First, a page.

First, there was his book. Then, there was a sweatshirt, mug, Christmas tree ornament and, most recently, a canvas tote bag.
Not bad for a Ghost of Christmas Past making a comeback.
In this case, the ghost is "Mr. Jingeling," the key-making elf created by Halle Bros. Department Store in the late 1950s to promote the now-defunct retail establishment during the Christmas season. Many Clevelanders assumed "Mr. Jingeling" died in 2000 with Earl Keyes, the last and best known of the four men who played the character. But fledgling entrepreneur John Awarski and Pat Boesken, owner of Blue Ribbon Screen Graphics in Lakewood, have slowly but surely resurrected the keeper of the keys.
"It's just a labor of love, of trying to keep something alive and in the community," says Awarski, the former general manager of a local music distributorship. "This character brings a magic to Christmas that is unique to Cleveland."
Mr. Jingeling's second life began approximately eight years ago in Awarski's West Side home, where he and a group of baby boomer friends were lamenting the disappearance of Cleveland institutions such as Hough Bakeries, Higbee's and May Co. department stores. Awarski's wife, Winnie, began reminiscing about Halle Bros. and someone broke into Mr. Jingeling's theme song. "But no one could really remember the story of how Mr. Jingeling became Santa's keeper of the keys," Awarski says.
Their collective inability to recall the tale so bothered him that he picked up the telephone book and looked up Keyes, who refreshed his memory of how Mr. Jingeling saved Christmas by making a new key to Santa's treasure house of toys after the big guy managed to lose the original one on Christmas Eve.
"When he got done, I said, ‘This is such a great story. It shouldn't be lost to the ages. Has anyone ever done a book?' " Awarski remembers. "He said a lot of people had talked about putting a book together, but nobody had done it because it costs a lot of money and takes a lot of time and patience."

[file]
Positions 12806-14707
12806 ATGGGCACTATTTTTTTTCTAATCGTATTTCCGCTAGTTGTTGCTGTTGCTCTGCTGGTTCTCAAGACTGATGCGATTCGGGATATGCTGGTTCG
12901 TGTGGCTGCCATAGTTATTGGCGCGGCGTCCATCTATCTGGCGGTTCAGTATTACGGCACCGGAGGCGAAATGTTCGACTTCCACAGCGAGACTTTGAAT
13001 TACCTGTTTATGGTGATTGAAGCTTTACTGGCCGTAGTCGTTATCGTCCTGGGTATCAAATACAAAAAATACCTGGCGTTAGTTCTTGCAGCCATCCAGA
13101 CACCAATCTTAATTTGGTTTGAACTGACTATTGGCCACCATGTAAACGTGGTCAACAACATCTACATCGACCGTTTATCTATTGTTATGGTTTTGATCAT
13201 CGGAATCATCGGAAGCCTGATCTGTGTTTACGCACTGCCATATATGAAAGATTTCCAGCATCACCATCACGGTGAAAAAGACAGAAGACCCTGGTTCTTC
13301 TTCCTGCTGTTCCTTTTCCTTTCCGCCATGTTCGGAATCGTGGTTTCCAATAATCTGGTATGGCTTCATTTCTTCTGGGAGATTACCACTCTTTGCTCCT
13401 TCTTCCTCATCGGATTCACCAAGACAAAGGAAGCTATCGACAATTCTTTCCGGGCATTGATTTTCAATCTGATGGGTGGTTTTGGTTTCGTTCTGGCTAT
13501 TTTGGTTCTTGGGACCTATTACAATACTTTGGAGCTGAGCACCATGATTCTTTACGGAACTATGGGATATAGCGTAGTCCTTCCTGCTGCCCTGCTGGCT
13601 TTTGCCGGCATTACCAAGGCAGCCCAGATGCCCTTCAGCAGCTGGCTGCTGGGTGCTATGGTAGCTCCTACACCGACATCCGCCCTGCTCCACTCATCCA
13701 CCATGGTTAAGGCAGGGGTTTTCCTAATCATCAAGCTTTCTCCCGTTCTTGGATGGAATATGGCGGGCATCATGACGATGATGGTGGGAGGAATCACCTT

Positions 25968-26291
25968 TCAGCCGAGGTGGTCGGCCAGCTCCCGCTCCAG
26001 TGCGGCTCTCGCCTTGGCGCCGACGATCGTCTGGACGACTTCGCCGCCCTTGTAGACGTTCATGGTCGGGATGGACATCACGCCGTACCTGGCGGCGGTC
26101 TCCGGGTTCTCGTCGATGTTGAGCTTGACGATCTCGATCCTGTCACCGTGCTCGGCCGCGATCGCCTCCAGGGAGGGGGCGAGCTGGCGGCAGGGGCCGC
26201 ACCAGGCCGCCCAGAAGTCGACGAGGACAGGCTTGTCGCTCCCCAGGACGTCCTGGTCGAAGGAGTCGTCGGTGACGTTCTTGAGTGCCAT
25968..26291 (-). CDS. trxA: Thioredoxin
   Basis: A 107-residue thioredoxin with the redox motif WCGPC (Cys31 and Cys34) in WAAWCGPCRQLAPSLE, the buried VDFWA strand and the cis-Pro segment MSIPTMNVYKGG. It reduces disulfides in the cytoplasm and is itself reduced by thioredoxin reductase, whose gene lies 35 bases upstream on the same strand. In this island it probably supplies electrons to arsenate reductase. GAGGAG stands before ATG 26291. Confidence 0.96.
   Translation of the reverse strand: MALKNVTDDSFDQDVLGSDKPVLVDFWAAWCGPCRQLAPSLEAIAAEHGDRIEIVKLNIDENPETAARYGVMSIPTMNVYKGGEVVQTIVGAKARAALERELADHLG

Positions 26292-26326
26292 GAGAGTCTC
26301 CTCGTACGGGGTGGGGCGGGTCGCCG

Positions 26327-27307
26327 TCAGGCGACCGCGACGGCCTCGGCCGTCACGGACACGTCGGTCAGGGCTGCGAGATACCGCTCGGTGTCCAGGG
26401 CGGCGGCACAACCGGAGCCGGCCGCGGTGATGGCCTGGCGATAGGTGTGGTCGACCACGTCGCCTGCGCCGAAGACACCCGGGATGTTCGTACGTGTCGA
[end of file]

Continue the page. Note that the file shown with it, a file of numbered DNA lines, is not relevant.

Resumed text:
Awarski eventually contacted Boesken and her husband, Bob, both longtime friends and successful business owners, to ask if they'd be interested in financing such a project one that might spawn a demand for T-shirts and other screen-printed apparel. "So many things were disappearing in our traditional Cleveland holiday seasons," Boesken says. "We thought this would be a really great thing to do."
The trio retained an attorney to perform a trademark search and discovered that any rights to Mr. Jingeling had expired. In 2000, their company, Traditions Alive, published a postcard-sized paperback, "How Mr. Jingeling Saved Christmas." Two years later, Awarski and the by-then-widowed Boesken hired Sheffield Village resident Jonathan Wilhelm a professional storyteller and performer known as "Mr. Hatbox" when he performs weekly at Borders Books & Music locations in Westlake and Strongsville to make personal appearances as the elf, first at the I-X Center Christmas Connection in 2002, then at Westgate Mall and a handful of private events in 2003.
This year looks to be the new Mr. Jingeling's busiest yet. He appeared at the I-X Center Christmas Connection and Westfield Shoppingtown Great Northern last month, and can be seen at the Western Reserve Historical Society Dec. 11 and 18, and at Westfield Shoppingtown Southpark Dec. 4, 5, 12 and 18. The "Mr. Jingeling" book is available at local Borders locations, Creative Gifts at Westfield Shoppingtown Great Northern and a number of independently owned bookstores. Other Mr. Jingeling merchandise can be purchased at the Kamm's Corners Medic Drug and Blue Ribbon Screen Graphics.
Awarski says the project remains a labor of love: The profits are still being used to reimburse Boesken for the original investment she and her husband made. "We're really in the hole right now," Boesken says with a good-natured laugh. But Wilhelm says the effort is well worth it, despite the occasional naysayer who tells him he's not the real Mr. Jingeling.
"When I was at Westgate Mall last year, there were people who traveled from all over to see Mr. Jingeling and get a hand-signed key," Wilhelm says. "Over and over again, people would say, ‘I would tell my children or my grandchildren about Mr. Jingeling, but they couldn't really understand what [he] was all about. Now, I can share with them why Mr. Jingeling was such a special memory to me."